Hey Everyone! I’m back!!

Well, sort of back. I did manage to charge through all my editing on my little break last week, but since most of Part Six of Domna was all freshly written in the last draft, it required another (ugh) read through over the weekend due to some confusingly wonky bits I came across during last week’s edits. Today I’m plowing through those changes and that means I’m going to race my way through this blog post.

So, let’s cut the preamble and get on with….

A Bit of World History

Don’t worry, this has nothing to do with Fertile Crescents or Attila the Hun or Manifest Destiny. Instead, this is a little bit of the world history I’ve thrown into Domna (Domna being my upcoming serialized novel whose first part is coming out in January, in case you’re just tuning in).

As you know, Domna takes place in Osteria, my fantasy world that’s set in a future Pacific Northwest in which the people have rebuilt from The Disaster. The Disaster obliterated any technology, wiped the population down to next to nothing, and left little more than scattered tribes of people in its wake.

Still, people tend to be resilient and these little tribes eventually began to rebuild. And in their rebuilding, they took on the cultures and customs of an Ancient Greco-Roman world.

Osterian Beastie?

The Greek gods, seeing this little world that looked a whole lot like the land of their own former glory days, decided to call it home. (Hey, we do have a Mount Olympus in the Pacific Northwest, so this was bound to happen one day.)

Now, in the Osteria Chronicles, things have gotten pretty advanced, relatively speaking. There’s some technology that’s been developed, a rudimentary rail system, and the gods are major influencers on daily life. There’s also twelve separate city-states (poli) each with its own patron god.

That’s not the world of Domna.

Domna is set perhaps three or four generations before The Trials of Hercules (Book One of the Osteria Chronicles) begins. The world is still very much like it would have been in Ancient Rome (and the story is actually based on Roman history, as you can see in this post). There’s a good road system, but no rail. There’s no technology, although the Athenians are starting to unearth some of the Pre-Disaster goodies that will allow them to start down a more technologically advanced path.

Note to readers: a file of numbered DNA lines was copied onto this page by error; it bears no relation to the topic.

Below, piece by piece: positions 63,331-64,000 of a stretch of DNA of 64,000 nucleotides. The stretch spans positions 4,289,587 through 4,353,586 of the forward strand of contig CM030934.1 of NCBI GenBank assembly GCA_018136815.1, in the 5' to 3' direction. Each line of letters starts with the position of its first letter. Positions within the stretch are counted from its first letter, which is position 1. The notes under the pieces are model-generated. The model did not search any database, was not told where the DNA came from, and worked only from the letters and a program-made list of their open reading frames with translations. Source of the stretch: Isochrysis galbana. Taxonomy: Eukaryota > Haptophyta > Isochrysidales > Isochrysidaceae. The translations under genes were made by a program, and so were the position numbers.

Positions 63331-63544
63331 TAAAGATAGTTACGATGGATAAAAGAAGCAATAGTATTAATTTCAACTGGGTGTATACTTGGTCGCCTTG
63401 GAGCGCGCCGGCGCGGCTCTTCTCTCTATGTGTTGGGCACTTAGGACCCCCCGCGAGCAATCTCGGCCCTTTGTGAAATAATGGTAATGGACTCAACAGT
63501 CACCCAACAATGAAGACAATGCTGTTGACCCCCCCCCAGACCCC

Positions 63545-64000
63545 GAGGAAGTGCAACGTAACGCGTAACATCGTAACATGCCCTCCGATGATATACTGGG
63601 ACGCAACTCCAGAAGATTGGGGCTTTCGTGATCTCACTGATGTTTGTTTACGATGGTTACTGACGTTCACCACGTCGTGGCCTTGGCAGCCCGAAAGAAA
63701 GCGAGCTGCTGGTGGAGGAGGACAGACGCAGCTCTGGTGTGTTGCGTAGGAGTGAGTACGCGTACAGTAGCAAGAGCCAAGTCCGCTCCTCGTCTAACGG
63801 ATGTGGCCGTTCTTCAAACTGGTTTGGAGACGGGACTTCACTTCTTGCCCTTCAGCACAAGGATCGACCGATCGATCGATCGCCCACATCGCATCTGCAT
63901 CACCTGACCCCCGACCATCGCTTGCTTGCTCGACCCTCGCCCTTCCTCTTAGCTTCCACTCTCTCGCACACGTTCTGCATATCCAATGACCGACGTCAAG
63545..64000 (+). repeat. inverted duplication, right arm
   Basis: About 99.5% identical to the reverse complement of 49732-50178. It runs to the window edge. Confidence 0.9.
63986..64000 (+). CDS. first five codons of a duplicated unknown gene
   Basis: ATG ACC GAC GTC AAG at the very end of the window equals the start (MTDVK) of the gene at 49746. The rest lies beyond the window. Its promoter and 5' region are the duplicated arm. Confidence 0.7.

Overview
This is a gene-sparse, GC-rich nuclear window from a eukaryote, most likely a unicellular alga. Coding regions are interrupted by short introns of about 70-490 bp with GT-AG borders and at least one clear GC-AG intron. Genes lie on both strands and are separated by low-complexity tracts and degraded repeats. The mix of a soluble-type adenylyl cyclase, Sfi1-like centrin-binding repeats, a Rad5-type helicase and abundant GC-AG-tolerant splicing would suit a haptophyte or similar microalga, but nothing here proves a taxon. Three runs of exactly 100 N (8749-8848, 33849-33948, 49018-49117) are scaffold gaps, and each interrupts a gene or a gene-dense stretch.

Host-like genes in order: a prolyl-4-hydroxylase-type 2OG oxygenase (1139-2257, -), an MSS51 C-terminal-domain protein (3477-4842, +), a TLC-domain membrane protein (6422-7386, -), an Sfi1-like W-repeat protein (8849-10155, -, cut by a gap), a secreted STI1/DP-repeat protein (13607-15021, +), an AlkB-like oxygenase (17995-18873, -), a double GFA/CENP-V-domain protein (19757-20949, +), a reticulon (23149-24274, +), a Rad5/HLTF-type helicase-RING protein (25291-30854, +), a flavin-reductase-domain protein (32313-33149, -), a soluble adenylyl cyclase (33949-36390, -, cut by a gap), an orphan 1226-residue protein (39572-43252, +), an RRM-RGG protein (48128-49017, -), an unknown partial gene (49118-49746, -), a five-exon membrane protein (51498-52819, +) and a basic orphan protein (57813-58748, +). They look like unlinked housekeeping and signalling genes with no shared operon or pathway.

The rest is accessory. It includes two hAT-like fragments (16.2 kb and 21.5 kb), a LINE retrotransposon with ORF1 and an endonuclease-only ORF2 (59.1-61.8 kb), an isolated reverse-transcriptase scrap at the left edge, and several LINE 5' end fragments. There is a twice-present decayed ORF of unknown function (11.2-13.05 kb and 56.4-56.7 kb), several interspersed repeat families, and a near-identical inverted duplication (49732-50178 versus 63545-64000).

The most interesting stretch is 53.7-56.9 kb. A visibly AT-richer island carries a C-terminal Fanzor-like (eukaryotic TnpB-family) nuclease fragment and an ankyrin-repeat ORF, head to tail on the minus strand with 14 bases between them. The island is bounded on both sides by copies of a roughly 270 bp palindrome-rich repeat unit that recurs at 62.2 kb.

I’m not sure if this is the editing assistance I want.

The world itself is also different. Portaceae City is the capital of all of Osteria. Over time, Portaceae has been able to grow strong enough to expand its empire (much like Rome expanded to become the Roman Empire). At the point in which the story of Domna starts, the poli are not independent city-states, but part of the Osterian realm ruled by Portaceae City. And Portaceae is still acquiring and settling more land.

However, not all the poli are happy about this, especially Portaceae’s rival city, Seattica. There’s continual threats for the city-states to split from Portaceae and become independent, and this is a constant source of strife to the rulers of Portaceae who want to keep Portaceae as the most powerful city in Osteria. Because, you know, that’s what rulers like to do.

Sorry, no god of wine in this book…I’m keeping him for myself!

While the gods in Domna do have some influence in people’s lives, they don’t play as strong a role in this story as they do in the Osteria Chronicles. Most of the people of Osteria do worship the gods (the Twelve), but there are a few cults that are vying for influence in Osteria and this doesn’t sit well with some less tolerant folks in the story.

Basically, whereas the Osteria Chronicles series is mainly based around humans dealing with the gods’ petty ways, Domna deals more with human and political intrigue, which can be just as petty at times. But don’t worry, there’s still centaurs!

Florence, Firenze, Italy, Italia, Piazza della Repubblica, Loggia
No centaurs were harmed in the making of this book…well, not many.

If you haven’t read the Osteria Chronicles, don’t worry. Domna is a completely independent story to that series. However, if you have read some of the Osteria Chronicles series, you’ll have fun noticing some familiar locations and perhaps a few familiar creatures that play a role in The Trials of Hercules.

Okay, I’ve got to get cracking my way through another nine chapters’ worth of edits. Thanks for stopping by and if you have any thoughts on the world of Domna, do toss them in the comment box below!

I’ll be back next week with some random updates, including a little announcement. And you’ll be glad to know that Finn McSpool will finally return on Saturday with a marvelous first day in Dublin. See you then!!!

Oh, and please please PLEASE be sure to take a minute to vote in Round Two of my book cover survey, if you haven’t done so already. The results are painfully close so every vote matters!!!

Book Cover Survey….VOTE NOW!!!!

9 thoughts on “A Little World History

  1. Well, I think I already said about 80 times how excited I am to get my paws on “Domna”… So a little sneak preview of the world is just chucking more fuel on that fire! I’m also ready to get cracking on that Beastie stop-motion version whenever you are! 😉

    Liked by 1 person

    1. Oh no, you’ve been spending so much time with the Beasties you’ve grown paws! It does seem a long way off, but I’m sure the release date will come charging at me before I know it. I’ll get cracking on that Beastie Movie screenplay one of these days 😋


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